VANCOUVER, Nov. 1 /CNW/ - British Columbians may not realize how legal
independence protects individual rights and freedom, but history tells us that
there are harsh consequences when society allows the rule of law to disappear.
An internationally acclaimed exhibit that chronicles the fate of Jewish
lawyers before and during the Holocaust is coming to Vancouver and Victoria
this November to remind us to stay vigilant.
Lawyers Without Rights, a free exhibit presented by the Friends of Simon
Wiesenthal Center for Holocaust Studies, the Vancouver Holocaust Education
Centre, the Law Society of BC and the Consulate General of the Federal
Republic of Germany, will run from November 1 through to November 25 at
Harbour Centre in downtown Vancouver and at the University of Victoria from
November 28 to December 9. Through biographical portraits, the exhibit
commemorates the lawyers who were restricted from practising following
Hitler's rise to power, and the impact that had on society and concepts of
"Non-Jewish lawyers, judges and legislators strove to ensure that the
five-year process of excluding Jewish lawyers, judges, court officials and law
professors was carried out 'legally,'" said Leo Adler, Director of National
Affairs, Friends of Simon Wiesenthal Center For Holocaust Studies. "We want to
remind all citizens that even in a democracy, the spirit and the letter of the
law can be all too easily subverted."
As part of this exhibit, the Law Society will present a free, evening
public forum on November 22 at Simon Fraser University, Harbour Centre,
examining why it is so important to have a legal system that is independent of
politics, what happened in Germany and what is happening around the world
today in societies where the independent legal system is threatened. Moderated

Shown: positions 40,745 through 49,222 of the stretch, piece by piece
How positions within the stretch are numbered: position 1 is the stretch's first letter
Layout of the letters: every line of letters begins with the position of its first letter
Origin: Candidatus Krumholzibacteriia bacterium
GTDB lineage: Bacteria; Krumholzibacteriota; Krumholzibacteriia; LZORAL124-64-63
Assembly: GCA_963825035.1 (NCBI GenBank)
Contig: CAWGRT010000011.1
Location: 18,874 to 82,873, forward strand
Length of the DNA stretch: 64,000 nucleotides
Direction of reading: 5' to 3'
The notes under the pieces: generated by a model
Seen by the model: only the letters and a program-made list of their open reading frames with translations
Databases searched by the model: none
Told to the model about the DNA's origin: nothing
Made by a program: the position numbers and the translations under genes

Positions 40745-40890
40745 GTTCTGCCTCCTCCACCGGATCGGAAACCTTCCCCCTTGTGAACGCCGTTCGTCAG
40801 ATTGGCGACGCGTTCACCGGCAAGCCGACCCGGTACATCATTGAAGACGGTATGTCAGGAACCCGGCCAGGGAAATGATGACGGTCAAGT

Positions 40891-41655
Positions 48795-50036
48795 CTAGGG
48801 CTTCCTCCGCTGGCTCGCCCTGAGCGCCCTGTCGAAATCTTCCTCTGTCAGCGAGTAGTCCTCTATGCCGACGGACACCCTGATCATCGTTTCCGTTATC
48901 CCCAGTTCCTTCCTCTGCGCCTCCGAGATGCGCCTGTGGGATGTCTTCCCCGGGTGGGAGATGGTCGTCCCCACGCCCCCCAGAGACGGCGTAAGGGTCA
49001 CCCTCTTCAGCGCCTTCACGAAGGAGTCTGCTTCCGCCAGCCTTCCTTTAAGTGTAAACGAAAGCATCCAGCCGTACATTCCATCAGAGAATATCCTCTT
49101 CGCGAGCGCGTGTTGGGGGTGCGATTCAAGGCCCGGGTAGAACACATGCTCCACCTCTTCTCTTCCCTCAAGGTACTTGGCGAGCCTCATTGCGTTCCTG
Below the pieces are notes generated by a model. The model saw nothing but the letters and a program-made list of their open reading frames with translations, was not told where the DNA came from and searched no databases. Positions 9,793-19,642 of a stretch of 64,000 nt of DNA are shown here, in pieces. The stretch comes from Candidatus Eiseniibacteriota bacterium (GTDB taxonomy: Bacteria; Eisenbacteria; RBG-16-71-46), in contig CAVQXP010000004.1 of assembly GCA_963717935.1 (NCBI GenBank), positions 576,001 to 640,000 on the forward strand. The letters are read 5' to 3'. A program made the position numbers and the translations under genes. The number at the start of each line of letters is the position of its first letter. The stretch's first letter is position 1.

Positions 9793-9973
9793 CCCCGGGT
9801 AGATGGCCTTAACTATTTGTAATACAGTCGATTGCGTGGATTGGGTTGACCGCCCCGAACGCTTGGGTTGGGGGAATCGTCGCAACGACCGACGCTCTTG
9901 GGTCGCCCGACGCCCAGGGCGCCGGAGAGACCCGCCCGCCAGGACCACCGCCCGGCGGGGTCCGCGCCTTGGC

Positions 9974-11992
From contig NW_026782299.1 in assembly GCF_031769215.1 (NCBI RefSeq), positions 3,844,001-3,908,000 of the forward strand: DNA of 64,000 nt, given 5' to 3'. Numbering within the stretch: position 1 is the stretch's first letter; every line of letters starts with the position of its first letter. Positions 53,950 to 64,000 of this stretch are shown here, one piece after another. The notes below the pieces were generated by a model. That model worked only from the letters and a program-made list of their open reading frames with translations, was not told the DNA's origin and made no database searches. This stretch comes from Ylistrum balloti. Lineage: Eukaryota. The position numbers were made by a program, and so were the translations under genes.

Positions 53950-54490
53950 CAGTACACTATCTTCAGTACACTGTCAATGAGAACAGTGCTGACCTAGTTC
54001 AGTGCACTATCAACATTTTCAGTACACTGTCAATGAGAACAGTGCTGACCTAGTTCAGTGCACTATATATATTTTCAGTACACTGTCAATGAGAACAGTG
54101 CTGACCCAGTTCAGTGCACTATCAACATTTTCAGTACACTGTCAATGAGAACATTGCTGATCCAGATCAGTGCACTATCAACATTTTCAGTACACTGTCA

by CBC National reporter Duncan McCue, the forum will feature an international
panel of legal experts including:
- Leo Adler, Director of National Affairs for Friends of Simon
Wiesenthal Center for Holocaust Studies since 1999
- Dr. Norbert Westenberger, Vice-President of the German Federal Bar
- Joel Levi, founder of Lawyers Without Rights and the 2007 Israel Bar
Association distinguished lawyer of the year
- Professor Stephen Toope, President and Vice-chancellor of the
University of British Columbia since 2006 and an international expert
in human rights law
"What happened to the legal system in Germany during the 1930s and 1940s
is an important lesson for Canadians to remember, as we see many countries
today continue to try to put restrictions on their judges and lawyers to
achieve political ends," said Anna Fung, QC, President of the Law Society of
BC. "It's imperative that all citizens understand the crucial importance of
the rule of law in a just, free and democratic society, one in which the legal
system is free of government or political pressure."
When Hitler came into power, 58 per cent of all practising lawyers in
Berlin and almost half of all lawyers in Germany were Jewish. Historically,
anti-Semitism in Germany prevented Jews from pursuing many professions and